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Opening the DAW: what is the best software for you?

Opening the DAW

Beginning a new Digital Audio Workstation (commonly known as DAW) project is always exciting. You’ve got ideas, you know how you’re going to execute them. You may not realise it, but you might have already made a mistake at this integral point.

Depending on your style or musical experience, you may have a bias that limits what you’re making, or how effectively you can make it. A simple decision that’s easy to get wrong: choosing your DAW before you sit down to work.

Human beings are creatures of habit – artists, producers, and engineers are all guilty for seeking comfort over suitability. Sure you can get the job done on your favourite DAW, but what if you’re missing out on the potential efficiency or creative power of something else?

It may seem daunting to have to learn and master multiple workspaces and functions, but in reality, most DAW Graphic User Interfaces (GUIs) are pretty similar, and if you’re familiar with one you should be able to make your way around others quickly. In an effort to convince you to try something new, or even if you’re just getting started, here are some tips on the different DAWs out there.
Opening the DAW

For every DAW, there is a different workflow. The kind of audio you’re driven to create will affect your choice of platform, so we’ve assembled the best and explored their capabilities.

The Industry Standard

Regardless of how you operate, if you’re on a commercial-stage or are working in the professional sphere, you will likely have come across Avid’s Pro Tools. Many sound engineers and producers will tell you Pro Tools is second to none for function and processing. And though entire degrees are taught on the program, it is easy to get a grip on the basics through online tutorials and a little trial and error.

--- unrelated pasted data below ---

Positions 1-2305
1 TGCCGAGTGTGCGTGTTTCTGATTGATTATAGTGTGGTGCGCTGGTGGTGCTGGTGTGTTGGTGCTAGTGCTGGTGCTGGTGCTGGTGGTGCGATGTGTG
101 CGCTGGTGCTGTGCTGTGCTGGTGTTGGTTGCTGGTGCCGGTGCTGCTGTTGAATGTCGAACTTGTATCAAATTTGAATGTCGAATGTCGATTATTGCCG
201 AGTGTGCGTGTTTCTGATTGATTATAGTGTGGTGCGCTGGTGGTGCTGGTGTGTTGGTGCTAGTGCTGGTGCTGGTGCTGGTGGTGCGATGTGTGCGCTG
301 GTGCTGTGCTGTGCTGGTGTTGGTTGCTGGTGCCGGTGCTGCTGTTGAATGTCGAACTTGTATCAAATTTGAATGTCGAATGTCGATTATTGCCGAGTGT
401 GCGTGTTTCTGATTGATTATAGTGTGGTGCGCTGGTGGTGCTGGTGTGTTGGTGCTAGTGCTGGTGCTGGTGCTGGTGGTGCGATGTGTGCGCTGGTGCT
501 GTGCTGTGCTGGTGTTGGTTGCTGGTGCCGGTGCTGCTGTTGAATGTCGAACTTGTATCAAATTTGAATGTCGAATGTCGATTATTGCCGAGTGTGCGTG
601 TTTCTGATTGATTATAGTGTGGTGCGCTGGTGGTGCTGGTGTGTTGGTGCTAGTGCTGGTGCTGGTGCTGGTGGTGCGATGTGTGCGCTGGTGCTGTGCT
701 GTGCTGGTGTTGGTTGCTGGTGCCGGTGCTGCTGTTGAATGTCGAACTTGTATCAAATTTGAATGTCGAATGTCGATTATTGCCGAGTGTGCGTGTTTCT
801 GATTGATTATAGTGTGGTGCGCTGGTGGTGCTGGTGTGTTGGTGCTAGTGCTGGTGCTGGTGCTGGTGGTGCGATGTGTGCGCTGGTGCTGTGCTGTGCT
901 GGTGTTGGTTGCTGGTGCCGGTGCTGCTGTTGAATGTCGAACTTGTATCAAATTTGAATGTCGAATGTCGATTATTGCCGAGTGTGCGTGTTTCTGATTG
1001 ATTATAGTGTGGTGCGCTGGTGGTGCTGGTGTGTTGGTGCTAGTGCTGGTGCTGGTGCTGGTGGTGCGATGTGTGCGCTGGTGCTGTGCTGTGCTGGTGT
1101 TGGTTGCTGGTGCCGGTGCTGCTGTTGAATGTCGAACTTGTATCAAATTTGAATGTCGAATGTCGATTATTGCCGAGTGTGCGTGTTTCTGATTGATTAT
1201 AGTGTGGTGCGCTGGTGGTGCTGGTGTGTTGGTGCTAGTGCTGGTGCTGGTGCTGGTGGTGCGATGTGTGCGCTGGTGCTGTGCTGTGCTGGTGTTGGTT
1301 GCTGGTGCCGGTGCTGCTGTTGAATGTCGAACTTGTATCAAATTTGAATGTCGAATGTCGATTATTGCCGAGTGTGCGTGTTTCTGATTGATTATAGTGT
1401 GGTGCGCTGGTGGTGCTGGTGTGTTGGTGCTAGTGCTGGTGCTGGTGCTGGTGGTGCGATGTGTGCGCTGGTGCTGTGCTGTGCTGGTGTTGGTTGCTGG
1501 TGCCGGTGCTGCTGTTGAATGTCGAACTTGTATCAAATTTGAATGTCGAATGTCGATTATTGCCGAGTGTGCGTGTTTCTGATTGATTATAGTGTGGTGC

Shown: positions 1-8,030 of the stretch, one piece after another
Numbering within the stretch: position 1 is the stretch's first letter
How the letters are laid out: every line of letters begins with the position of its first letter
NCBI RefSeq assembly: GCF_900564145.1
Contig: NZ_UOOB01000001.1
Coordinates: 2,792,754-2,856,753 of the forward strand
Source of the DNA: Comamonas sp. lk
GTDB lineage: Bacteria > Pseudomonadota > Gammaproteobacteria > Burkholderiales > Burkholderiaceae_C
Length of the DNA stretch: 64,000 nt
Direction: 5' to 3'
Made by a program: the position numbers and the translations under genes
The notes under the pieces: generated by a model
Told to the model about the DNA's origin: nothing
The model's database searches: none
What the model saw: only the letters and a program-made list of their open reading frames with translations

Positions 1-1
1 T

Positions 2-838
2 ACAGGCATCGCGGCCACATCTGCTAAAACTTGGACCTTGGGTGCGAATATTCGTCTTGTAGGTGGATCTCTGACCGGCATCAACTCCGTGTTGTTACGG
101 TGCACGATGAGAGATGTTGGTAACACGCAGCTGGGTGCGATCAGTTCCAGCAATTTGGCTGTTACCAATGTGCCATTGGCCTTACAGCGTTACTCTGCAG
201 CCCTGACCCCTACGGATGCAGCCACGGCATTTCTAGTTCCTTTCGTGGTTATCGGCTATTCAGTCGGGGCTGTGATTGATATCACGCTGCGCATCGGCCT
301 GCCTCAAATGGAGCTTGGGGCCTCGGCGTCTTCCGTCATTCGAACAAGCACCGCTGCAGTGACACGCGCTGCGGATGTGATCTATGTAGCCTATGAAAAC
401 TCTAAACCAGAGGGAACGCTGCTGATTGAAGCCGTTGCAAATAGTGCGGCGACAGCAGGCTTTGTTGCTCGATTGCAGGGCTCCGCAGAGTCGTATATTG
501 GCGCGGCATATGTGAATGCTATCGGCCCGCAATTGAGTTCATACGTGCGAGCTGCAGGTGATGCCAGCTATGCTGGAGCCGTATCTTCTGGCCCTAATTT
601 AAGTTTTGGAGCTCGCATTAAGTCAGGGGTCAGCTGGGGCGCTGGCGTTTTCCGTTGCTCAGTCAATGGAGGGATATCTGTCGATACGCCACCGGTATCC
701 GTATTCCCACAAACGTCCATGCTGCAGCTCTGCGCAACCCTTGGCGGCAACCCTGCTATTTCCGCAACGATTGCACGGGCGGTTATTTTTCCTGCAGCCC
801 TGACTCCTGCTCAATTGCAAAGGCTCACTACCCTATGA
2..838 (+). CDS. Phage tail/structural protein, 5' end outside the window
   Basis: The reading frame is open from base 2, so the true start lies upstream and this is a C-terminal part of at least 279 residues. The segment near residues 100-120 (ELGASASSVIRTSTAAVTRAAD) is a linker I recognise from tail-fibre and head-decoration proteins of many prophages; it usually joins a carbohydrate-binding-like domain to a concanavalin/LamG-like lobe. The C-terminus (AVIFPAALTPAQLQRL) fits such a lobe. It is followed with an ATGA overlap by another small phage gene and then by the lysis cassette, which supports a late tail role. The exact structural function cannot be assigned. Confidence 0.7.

The fantastic thing about Pro tools is you can pretty much make it anything you want, with a colossal array third-party plugins that do anything from change the micro tuning of your audio to a simple reverb. The possibilities and additions really are endless. If you haven’t touched Pro Tools, there is a free trial available, but if you’re convinced, Pro Tools now runs on a subscription basis. Pro Tools Ultimate

Becoming a Pro

An alternative to Pro Tools is Apple’s Logic Pro X. As the name suggests, it is exclusive to Mac, so if you’re strictly into PCs, this won’t be for you. It’s lauded for musically friendly functionality, great for precision cutting with intuitive keyboard shortcuts and a crisp GUI. It doesn’t have some of the in-depth audio editing options that you’ll find in Pro Tools, but it certainly is more affordable.

Logic is also considered the professional version of Garageband, Apple’s entry-level DAW that’s free on every Mac. Therefore, if you’re used to the Apple environment and have grown up putting some hours into Garageband sessions, Logic would be a smooth transition. Logic Pro X

Using MIDI and Creating Unique Sounds